Nearby, Harouni has inserted three metal office bookends into a wall. The bookends are made of a single piece of heavy gauge steel that has been cut and folded. The artist has created a niche out of Hydrocal that matches the open center of the bookend. Pushed flush against the wall, the bookend frames the hole, while a lip (or what becomes a shelf) extends from it. Whatever is supposed to be placed in the niche (or might have been removed) becomes the object of our consideration. There is something very smart about the economical efficiency of these pieces.
The amount of time it takes to examine each piece should in no way be construed as a comment on the work. In Morales’s and Harouni’s offerings, aesthetics and social consciousness overlap, but in no way are they didactic. In different ways, many of the other artists in this exhibition do the same thing.
Baseera Khan contributes three prayer rugs, which are on display near the front door. One of them features a rudimentary lunar calendar marking off days in groups of five, while another includes the word “iamuslima,” while the third includes a pyramid made of pink triangles (a reference to Act-Up) and a poem in Urdu script.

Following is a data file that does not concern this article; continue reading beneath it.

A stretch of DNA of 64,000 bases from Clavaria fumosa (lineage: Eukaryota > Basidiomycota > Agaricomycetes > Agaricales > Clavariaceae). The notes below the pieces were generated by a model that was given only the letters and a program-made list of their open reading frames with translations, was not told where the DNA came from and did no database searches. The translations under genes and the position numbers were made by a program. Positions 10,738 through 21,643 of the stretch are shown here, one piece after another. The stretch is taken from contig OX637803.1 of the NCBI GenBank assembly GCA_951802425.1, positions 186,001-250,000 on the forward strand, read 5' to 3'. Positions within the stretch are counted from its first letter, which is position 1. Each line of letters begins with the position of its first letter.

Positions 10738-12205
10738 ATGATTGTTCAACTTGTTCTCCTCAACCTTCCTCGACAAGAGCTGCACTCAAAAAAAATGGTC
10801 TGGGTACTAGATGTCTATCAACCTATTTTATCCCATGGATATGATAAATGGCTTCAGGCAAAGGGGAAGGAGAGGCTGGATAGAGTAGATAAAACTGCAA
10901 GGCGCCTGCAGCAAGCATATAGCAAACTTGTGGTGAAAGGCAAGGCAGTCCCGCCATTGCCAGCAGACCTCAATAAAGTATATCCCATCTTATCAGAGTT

Cauleen Smith shows pieces of fabric that she sewed together and attached to a metal rack extending from the wall. It took a minute to realize that each of three pieces allude to a time of day, which she indicates in her titles (“Territory of the Sunset,” “Territory of the Dawn,” and “Territory of Midnight,” all 2017), but those times are evoked as place and possibly an otherworldly experience.
Amba Sayal-Bennett’s grid of nine small, framed drawings combine geometry and the diagrammatic to compose discrete machine-like forms that have no counterpart in reality. Each of the nine drawings seems connected to the others in the grid, but in no obvious way. Is it possible to draw something that escapes known perceptual categories, including science fiction and the fantastic, or, at least, expands upon them until the point that the reference is lost?
Made of wood and painted white, Elizabeth Atterbury’s pristine “Court” (2017) stands in the middle of the floor, a large rectangle sectioned into discrete rectangles by vertical and horizontal bars. “Court” seems to allude to an architectural blueprint or façade that Atterbury has stripped down to its essential diagram. In her contextualization of geometry with reference to architecture, Atterbury shares something with Peter Halley, who has three “cell” works done in acrylic and Day-Glo colors on paper.
David Alekhuogie is represented by a large pigment print on cotton, “Pull-Up K/W/R” (2017), which is a close-up view of low-slung red pants, white underwear, and a black t-shirt – three stacked horizontal bands of color. The immaculate red pants, white underwear, and t-shirt feel brand new, suggesting the image could be for an ad. While low-slung pants are associated with urban black youth, Alekhuogie complicates our perception by not revealing the racial identity of the person wearing the clothes.